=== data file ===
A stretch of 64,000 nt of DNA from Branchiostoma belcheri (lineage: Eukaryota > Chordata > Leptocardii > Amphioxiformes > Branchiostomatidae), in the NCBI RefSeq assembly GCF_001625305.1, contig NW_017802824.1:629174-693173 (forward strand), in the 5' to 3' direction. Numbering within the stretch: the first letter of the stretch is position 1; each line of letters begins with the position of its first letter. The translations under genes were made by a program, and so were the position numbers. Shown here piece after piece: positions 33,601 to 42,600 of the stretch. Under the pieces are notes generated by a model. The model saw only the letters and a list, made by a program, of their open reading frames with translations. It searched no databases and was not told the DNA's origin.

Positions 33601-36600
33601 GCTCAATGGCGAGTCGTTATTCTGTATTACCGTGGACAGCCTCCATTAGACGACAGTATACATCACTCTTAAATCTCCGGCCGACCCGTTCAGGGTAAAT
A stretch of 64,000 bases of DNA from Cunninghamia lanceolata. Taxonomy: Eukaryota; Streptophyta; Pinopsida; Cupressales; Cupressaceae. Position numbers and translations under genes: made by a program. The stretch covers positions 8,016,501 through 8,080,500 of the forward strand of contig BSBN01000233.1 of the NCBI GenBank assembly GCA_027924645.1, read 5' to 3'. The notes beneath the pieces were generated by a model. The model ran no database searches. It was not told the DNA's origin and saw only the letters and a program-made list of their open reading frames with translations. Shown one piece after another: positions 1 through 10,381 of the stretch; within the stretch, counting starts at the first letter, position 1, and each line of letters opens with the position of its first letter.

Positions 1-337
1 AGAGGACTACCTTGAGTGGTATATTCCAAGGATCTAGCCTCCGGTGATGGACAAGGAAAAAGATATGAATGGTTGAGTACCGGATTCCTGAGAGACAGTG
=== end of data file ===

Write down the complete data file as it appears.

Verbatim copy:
A stretch of 64,000 nt of DNA from Branchiostoma belcheri (lineage: Eukaryota > Chordata > Leptocardii > Amphioxiformes > Branchiostomatidae), in the NCBI RefSeq assembly GCF_001625305.1, contig NW_017802824.1:629174-693173 (forward strand), in the 5' to 3' direction. Numbering within the stretch: the first letter of the stretch is position 1; each line of letters begins with the position of its first letter. The translations under genes were made by a program, and so were the position numbers. Shown here piece after piece: positions 33,601 to 42,600 of the stretch. Under the pieces are notes generated by a model. The model saw only the letters and a list, made by a program, of their open reading frames with translations. It searched no databases and was not told the DNA's origin.

Positions 33601-36600
33601 GCTCAATGGCGAGTCGTTATTCTGTATTACCGTGGACAGCCTCCATTAGACGACAGTATACATCACTCTTAAATCTCCGGCCGACCCGTTCAGGGTAAAT
A stretch of 64,000 bases of DNA from Cunninghamia lanceolata. Taxonomy: Eukaryota; Streptophyta; Pinopsida; Cupressales; Cupressaceae. Position numbers and translations under genes: made by a program. The stretch covers positions 8,016,501 through 8,080,500 of the forward strand of contig BSBN01000233.1 of the NCBI GenBank assembly GCA_027924645.1, read 5' to 3'. The notes beneath the pieces were generated by a model. The model ran no database searches. It was not told the DNA's origin and saw only the letters and a program-made list of their open reading frames with translations. Shown one piece after another: positions 1 through 10,381 of the stretch; within the stretch, counting starts at the first letter, position 1, and each line of letters opens with the position of its first letter.

Positions 1-337
1 AGAGGACTACCTTGAGTGGTATATTCCAAGGATCTAGCCTCCGGTGATGGACAAGGAAAAAGATATGAATGGTTGAGTACCGGATTCCTGAGAGACAGTG